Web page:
The Week in Geek – Harry Potter: Hogwarts Mystery Gameplay Trailer Disrespects the Sorting Hat

Too busy to keep up on all things geeky this week? We’ve got you covered with the trailers, merch, and news coming out of the week that was!

Here’s what playing Harry Potter: Hogwarts Mystery looks like

As we’ve noted, 2018 will see not one, but two mobile Harry Potter games. We’re still waiting for more information about Niantic’s Pokémon Go-like Wizards Unite that will probably take over your life for at least a year, but we did get a taste of what the other game will be offering this week.

Jam City’s Hogwarts Mystery is supposed to be an RPG set in Hogwarts in the ’80s, in the time of Tonks. They just dropped a gameplay trailer this week, showing how you can brew potions and cast spells in the game. For the most part, it’ll be a text-heavy RPG with your decisions moving the action forward.

Cool, but we also have capital P Problems. It looks like gold and gems are involved, which is mobile game speak for microtransactions. We kind of assumed those would be in, but at least make the pretend currencies a little more Hogwartsy. The gold better be counted in galleons, at least. Anyway, we can stomach that. The real misfire is that it looks like you put on the Sorting Hat, and then choose your house. That is not how the Sorting Hat works, and it deeply offends us.

Next page: Another good Lego Ideas idea

Someone’s trying to make a Lego BrickHeadz version of Mr. Fredrickson from Up happen

We’re big fans of the Lego Ideas concept. Lego fans can submit their ideas for official sets, and with enough supporters and the Lego seal of approval, they might actually become real. Usually we’ve seen attempts at regular old sets, but ever since Lego started their convention-friendly line of buildable BrickHeadz figures, fans have been angling to get their favorite characters made. This is one of the best we’ve seen yet — Mr. Fredrickson from Up! I think what really sells it for us is that they nailed the tennis balls on the cane walker. Anyway, if you think it’s rad too, you should go support it to help the submission hit the all-important 10,000 mark.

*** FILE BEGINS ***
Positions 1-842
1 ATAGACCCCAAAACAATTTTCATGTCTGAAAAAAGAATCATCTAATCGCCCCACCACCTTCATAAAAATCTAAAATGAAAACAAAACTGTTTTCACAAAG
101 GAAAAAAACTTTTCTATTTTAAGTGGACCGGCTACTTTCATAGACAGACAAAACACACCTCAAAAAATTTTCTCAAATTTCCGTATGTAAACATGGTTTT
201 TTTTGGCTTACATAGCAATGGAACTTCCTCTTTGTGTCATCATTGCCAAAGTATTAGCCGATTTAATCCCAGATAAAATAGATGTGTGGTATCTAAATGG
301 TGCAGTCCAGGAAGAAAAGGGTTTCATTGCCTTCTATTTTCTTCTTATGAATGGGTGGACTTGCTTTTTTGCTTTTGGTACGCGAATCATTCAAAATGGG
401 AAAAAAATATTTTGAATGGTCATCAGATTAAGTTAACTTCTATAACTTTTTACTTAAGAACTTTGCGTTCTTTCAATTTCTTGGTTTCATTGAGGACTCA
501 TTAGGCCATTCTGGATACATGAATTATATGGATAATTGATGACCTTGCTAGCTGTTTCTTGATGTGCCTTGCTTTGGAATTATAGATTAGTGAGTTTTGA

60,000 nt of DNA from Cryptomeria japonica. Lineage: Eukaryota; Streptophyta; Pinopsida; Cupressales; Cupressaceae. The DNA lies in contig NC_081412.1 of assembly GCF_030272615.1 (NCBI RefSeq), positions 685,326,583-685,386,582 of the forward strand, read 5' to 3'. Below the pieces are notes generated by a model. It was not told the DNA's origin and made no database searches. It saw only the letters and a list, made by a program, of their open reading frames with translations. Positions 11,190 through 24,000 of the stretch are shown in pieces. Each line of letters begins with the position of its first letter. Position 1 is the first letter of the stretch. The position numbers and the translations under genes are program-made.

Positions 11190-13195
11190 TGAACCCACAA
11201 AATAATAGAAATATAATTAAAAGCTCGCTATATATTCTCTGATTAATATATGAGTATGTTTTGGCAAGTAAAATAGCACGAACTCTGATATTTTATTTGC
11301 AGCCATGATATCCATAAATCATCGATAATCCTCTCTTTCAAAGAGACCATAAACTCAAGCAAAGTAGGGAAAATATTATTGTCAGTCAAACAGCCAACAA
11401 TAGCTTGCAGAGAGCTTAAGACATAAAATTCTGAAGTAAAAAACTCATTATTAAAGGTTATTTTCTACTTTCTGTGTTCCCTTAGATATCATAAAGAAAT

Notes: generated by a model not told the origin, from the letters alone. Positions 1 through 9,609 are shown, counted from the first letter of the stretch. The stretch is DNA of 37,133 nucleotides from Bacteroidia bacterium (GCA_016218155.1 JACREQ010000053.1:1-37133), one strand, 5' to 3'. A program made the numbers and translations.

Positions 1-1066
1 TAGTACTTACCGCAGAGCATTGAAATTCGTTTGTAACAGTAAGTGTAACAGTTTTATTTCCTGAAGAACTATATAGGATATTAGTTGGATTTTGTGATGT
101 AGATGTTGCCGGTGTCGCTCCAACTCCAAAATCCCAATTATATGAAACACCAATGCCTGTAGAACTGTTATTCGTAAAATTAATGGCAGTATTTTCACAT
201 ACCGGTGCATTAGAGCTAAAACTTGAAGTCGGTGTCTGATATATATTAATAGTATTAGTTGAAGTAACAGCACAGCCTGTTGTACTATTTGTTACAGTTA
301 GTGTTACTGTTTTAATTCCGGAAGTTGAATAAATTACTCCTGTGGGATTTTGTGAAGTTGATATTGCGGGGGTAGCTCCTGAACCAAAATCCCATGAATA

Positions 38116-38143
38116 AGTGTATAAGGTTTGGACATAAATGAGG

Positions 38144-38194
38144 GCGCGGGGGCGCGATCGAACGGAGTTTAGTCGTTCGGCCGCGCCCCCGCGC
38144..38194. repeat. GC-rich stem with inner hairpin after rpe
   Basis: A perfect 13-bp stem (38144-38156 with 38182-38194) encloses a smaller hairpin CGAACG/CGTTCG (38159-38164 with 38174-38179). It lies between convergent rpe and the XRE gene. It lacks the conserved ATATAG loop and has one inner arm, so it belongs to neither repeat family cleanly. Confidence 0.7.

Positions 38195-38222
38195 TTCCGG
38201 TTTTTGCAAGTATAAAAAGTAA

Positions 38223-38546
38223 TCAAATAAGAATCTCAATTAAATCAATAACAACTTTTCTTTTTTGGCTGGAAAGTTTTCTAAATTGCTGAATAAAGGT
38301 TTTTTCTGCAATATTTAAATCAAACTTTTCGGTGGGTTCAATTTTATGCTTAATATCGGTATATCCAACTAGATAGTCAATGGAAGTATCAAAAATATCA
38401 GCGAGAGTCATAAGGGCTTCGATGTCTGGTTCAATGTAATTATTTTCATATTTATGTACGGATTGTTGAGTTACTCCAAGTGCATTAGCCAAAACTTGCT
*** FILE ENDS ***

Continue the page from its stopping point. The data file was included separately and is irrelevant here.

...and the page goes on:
Next page: The ESRB finally takes microtransactions seriously

When rating games, the ESRB will now label games that have in-game purchases

As we’ve seen, there’s growing discontent with the practice of game publishers including loot crates — in-game purchases that cost money, but give randomized rewards — in their games. It’s been panned as a form of gambling, which has been called out as especially problematic for games marketed toward kids. For a while, the ESRB — the body that rates games for age appropriateness — seemed to think it wasn’t a problem, but the recent blowback must have gotten to them. They’ll now include a label on every game with in-game purchases to make parents aware before buying the game. It’s kind of not that helpful because in 2018, almost every game will get this label. What might be more significant is a planned educational initiative to help parents understand the different kinds of in-game purchases out there, particularly loot boxes.

Next page: Chrono Trigger gets a surprise PC release, but…

Chrono Trigger arrives on Steam, but also looks bad

How it’s supposed to look / Square Enix

Chrono Trigger, one of the all-time great SNES games (and games in general) got a surprise release on Steam this week. Good news, right? As Square Enix fans probably know by now, no, that’s rarely good news. The publisher has frequently been dragged for sub-standard PC ports of beloved RPGs, and Chrono Trigger is just the latest transgression. It’s being slated by Steam reviewers for what’s perceived as a straight and lazy port of the mobile version, complete with bland fonts, messed up tiling, and generally shoddy visuals. Square Enix is certainly now aware, so we’ll see if they bother to fix up what is, without question, one of their most beloved games of all time. One hopes.